Five students were awarded the annual Guy and Giese Graduate Student Fellowship. The Giese Graduate Fellowship was created in memory of Henry Giese, professor of structures and environment areas for Iowa State University’s Agricultural and Biosystems Engineering Department (ISU ABE). The Harold and Katherine Guy Graduate Fellowship was designed to promote research done in soil and water conservation.
The following students are this year’s recipients:
Tim Neher is a Ph.D. student in the agricultural and biosystems engineering department and works with Michelle Soupir, ABE associate chair for research and extension and professor, on optimizing efforts to monitor bacteria and antimicrobial resistance in the agricultural environment to ensure a sustainable future for public health and food security.
Lindsey Hartfiel is a Ph.D. student from central Wisconsin, who grew up on her family’s dairy farm. Her childhood experiences allowed her to develop a passion for agriculture and water quality. This led her to complete her undergraduate studies at the University of Wisconsin-River Falls in agricultural engineering in May 2019. Following graduation, Hartiel moved to Ames. After she completes her graduate studies, Hartfiel intends to pursue a career in academia or with a government agency to continue working towards water-quality solutions.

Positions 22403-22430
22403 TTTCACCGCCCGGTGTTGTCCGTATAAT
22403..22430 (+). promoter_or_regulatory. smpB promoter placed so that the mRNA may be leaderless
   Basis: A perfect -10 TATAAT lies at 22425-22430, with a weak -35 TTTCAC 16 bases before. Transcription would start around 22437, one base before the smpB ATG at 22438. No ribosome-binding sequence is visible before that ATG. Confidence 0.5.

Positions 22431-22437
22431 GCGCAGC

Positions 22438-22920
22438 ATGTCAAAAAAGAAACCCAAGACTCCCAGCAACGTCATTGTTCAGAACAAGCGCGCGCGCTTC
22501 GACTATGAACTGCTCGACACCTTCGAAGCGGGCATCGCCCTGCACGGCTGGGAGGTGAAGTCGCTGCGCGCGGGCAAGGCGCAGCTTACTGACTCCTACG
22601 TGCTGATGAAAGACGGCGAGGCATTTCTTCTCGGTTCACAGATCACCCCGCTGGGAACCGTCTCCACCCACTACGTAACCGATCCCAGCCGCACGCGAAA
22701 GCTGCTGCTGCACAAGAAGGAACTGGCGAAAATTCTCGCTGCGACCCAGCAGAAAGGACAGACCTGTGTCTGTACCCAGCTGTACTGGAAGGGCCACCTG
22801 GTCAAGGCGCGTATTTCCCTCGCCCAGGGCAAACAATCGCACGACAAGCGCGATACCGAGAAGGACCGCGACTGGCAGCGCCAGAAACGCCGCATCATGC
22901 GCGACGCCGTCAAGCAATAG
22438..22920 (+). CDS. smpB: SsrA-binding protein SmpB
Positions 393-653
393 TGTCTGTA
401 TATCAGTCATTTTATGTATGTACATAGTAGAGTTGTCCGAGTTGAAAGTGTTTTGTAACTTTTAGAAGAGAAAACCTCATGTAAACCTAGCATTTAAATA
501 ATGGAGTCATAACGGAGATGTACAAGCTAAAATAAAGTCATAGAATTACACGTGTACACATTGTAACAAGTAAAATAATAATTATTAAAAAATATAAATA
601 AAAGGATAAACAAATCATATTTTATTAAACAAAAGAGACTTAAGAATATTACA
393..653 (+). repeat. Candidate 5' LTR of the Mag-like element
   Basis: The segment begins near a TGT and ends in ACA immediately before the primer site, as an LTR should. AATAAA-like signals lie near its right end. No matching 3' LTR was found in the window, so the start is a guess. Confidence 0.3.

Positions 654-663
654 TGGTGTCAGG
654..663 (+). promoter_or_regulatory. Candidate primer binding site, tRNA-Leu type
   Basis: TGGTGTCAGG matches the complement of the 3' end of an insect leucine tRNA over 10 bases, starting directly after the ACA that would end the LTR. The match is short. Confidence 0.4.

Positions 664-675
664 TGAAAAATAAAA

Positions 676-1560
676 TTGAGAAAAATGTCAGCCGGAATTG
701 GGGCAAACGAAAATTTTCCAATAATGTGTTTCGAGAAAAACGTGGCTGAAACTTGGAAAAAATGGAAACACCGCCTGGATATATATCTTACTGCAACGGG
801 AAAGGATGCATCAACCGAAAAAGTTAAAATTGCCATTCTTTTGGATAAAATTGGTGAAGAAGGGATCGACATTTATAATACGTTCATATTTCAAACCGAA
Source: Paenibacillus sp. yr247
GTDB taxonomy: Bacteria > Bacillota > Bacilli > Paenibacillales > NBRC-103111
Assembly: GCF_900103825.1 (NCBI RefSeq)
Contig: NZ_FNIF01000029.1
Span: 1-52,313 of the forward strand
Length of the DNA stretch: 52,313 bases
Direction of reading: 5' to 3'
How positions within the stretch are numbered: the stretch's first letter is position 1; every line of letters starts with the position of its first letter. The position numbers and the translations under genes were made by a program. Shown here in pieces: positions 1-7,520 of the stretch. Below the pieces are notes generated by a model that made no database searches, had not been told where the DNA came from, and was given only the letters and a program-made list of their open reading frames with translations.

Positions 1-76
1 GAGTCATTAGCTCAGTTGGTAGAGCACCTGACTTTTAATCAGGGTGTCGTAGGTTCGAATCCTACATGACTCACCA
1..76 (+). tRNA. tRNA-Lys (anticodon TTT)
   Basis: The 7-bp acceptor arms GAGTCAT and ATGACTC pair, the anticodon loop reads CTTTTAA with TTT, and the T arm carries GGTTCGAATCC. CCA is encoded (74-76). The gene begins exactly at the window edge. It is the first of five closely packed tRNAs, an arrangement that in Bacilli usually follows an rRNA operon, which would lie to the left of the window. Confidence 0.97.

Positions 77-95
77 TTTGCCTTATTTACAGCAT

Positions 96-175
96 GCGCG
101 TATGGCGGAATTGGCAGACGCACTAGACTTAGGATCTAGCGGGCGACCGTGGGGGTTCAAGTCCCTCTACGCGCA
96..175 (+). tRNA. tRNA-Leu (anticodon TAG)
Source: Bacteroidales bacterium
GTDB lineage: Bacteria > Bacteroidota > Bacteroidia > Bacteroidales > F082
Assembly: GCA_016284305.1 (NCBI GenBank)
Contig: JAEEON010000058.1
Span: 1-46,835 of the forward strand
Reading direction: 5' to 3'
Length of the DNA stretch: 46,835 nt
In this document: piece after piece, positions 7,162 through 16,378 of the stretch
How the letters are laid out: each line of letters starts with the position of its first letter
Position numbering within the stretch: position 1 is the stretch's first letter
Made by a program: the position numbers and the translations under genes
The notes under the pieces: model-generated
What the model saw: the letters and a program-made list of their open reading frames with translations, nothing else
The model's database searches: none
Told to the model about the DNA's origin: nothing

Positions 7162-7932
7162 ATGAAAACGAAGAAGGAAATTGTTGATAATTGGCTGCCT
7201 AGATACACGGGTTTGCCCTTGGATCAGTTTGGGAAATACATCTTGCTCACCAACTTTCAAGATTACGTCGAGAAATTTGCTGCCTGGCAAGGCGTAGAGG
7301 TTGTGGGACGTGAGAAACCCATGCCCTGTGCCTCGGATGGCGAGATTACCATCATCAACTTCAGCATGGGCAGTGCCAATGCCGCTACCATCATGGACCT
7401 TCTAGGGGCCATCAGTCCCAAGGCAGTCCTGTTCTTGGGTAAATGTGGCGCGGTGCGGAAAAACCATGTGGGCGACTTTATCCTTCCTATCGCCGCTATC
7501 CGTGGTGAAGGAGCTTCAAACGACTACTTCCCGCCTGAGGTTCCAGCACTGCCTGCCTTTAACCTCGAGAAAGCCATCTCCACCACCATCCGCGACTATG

Abby Schaefer is a master’s student from rural Waterloo, Iowa, and completed her undergraduate studies at Iowa State in biosystems engineering with a minor in chemistry. Her study abroad program in Lima, Peru, piqued her interest in the impact of water pollution on human health and the environment. After completing her graduate degree, Schaefer intends to solve water-related problems with her career.
Laura Alt is in the third year of her doctoral program. She is co-advised by Adina Howe, head of the Genomics and Environmental Research in Microbial Systems (GERMS) Laboratory at Iowa State, and Soupir, also head of the Water Quality Research Laboratory. Alt’s research is focused on characterizing microbial communities in agricultural land and water resources in order to understand the impacts of agricultural management and practice on environmental quality. As a member of the Science-Based Trials of Rowcrops Integrated with Prairie Strips (STRIPS) team at ISU, she hopes to contribute more information to the already extensive list of benefits the integration of prairie strips has been shown to exhibit.
Sara Weyer is a master’s student in agricultural and biosystems engineering, with a focus in animal production systems. Originally from Ferdinand, Indiana, she completed her bachelor’s degree in agricultural engineering, also from Iowa State, in May 2020. She is advised by assistant professor Brett Ramirez, and Weyer’s research is focused on mass mortality management strategies for swine. She plans to pursue a career in industry upon completion of her degree.